About Zachary Matson

Zachary Matson has been an environmental reporter for the Explorer since October 2021. He is focused on the many issues impacting water and the people, plants and wildlife that rely on it in the Adirondack Park. Zach worked at daily newspapers in Missouri, Arizona and New York for nearly a decade, most recently working as the education reporter for six years at the Daily Gazette in Schenectady.

Reader Interactions

Comments

  1. Ginger Henry Kuenzel says

    This is a well-researched and informative article. Ensuring that property owners understand the need for this protective measure will be critical for the success of any inspection program and for the future of a clean Lake George. Thank you for helping to inform the public and raise awarness about the issues and potential solutions.

  2. Worth Gretter says

    What no one is mentioning, and what all Lake George property owners should consider, is that property values will take a dive if algal blooms are not controlled.

    Does anyone who owns a lakefront property on Lake George want to see their million dollar investment cut in half?

    If not, they better get behind the effort to fix faulty septic systems!

  3. Susan W says

    This proposal is a first important step, to make sure a septic system is working upon property transfer. The next step will be to require periodic inspections. And finally, the elephant in the room is the increasing proliferation of day-rental pontoon boats filled with people. Where do they poop, do you think???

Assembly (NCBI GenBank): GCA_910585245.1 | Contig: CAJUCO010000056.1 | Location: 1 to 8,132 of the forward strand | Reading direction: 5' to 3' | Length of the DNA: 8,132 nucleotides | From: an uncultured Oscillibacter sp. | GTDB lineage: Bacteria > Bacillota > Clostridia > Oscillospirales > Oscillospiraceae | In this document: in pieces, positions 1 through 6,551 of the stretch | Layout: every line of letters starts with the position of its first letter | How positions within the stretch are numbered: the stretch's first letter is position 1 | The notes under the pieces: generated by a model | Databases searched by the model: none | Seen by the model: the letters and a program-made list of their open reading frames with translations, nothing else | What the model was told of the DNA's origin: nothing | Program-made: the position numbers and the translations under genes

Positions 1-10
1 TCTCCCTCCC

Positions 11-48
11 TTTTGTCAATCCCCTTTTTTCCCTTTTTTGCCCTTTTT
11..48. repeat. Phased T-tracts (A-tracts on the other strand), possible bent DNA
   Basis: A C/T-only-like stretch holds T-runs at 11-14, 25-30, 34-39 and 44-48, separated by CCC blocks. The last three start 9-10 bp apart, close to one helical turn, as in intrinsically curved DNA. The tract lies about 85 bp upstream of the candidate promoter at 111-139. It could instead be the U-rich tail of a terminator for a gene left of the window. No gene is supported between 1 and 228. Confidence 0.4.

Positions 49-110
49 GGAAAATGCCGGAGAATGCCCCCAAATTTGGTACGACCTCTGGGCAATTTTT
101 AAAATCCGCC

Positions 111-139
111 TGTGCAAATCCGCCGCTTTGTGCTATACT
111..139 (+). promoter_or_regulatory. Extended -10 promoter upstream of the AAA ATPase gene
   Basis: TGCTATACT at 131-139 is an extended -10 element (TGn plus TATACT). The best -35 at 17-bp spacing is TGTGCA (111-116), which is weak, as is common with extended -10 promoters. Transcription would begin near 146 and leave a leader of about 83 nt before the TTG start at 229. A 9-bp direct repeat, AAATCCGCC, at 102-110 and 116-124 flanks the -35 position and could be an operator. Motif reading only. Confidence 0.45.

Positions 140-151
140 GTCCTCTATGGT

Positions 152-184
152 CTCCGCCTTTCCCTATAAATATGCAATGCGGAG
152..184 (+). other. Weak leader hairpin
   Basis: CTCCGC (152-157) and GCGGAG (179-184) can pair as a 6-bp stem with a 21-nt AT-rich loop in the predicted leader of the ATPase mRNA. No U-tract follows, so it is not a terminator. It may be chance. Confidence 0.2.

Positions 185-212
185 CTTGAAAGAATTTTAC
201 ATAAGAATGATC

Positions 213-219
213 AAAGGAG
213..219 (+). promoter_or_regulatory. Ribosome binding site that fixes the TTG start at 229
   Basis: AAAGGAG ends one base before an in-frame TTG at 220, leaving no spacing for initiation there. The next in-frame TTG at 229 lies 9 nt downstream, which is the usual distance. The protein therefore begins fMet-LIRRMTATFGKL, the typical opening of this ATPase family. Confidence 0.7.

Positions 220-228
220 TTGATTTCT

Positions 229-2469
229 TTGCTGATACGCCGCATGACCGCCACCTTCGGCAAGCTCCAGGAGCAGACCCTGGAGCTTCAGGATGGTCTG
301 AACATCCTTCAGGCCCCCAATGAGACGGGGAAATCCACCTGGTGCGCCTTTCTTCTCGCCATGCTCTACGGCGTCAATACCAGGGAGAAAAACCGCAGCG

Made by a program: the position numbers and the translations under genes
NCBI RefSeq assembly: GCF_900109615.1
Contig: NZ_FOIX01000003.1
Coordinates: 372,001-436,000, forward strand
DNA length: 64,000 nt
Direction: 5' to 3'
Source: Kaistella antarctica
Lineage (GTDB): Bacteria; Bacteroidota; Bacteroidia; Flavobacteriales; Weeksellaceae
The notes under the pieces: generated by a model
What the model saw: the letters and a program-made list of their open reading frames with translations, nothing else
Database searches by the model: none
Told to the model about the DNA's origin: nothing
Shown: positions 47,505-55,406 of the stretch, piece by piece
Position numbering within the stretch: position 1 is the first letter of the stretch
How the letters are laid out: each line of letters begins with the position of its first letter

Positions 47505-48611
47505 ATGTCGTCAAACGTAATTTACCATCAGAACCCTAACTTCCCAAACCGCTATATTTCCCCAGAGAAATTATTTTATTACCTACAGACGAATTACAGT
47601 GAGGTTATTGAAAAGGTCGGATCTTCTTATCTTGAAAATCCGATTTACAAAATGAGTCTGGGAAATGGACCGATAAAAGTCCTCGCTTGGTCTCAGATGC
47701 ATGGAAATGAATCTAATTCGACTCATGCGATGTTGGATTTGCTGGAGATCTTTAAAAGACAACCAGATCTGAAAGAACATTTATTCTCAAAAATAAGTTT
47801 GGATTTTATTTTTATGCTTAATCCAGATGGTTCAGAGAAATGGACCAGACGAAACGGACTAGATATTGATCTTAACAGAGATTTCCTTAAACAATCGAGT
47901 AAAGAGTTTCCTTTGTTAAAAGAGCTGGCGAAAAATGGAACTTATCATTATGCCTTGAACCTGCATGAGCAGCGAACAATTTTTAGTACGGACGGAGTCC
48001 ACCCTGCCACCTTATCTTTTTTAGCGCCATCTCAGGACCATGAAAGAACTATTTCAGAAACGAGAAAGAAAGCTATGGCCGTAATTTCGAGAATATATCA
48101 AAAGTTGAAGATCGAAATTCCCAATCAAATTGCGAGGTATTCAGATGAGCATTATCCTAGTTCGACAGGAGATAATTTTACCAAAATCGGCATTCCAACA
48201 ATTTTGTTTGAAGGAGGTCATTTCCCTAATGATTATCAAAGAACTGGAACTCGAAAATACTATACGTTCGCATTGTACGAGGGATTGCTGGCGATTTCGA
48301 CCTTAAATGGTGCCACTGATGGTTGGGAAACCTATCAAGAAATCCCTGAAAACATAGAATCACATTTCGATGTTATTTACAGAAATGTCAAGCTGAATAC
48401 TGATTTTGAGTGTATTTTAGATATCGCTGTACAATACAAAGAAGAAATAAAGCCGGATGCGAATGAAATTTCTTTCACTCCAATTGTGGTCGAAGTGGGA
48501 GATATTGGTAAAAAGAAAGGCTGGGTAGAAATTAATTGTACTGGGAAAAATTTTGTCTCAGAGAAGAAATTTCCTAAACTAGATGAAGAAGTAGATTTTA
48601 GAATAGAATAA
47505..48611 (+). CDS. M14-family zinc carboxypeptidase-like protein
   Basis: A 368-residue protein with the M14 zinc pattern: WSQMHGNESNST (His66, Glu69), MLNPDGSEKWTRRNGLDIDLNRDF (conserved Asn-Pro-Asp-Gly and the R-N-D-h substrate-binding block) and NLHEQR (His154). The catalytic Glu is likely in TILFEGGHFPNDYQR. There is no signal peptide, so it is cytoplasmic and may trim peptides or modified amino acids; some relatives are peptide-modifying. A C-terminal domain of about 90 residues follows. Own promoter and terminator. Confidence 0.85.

4. Stuart says

    Another well researched, factual, timely, and informative article on this important topic. My only suggestion for future articles is to add more historical context, to help readers understand how long this problem has been building for:

    Change this:

    The south end of lake George has sought to address spikes in E. coli bacteria, including one that closed a popular beach near this spot in June

    To This:

    The south end of lake George has sought to address spikes in E. coli bacteria, including one that closed a popular beach near this spot in June, as well as dozens of times since 2008.

  5. Dick Gunthert says

    Did you know that e-coli in lakes can be tested for DNA and if is human or not can be determined? Before assuming it is human it should be tested.

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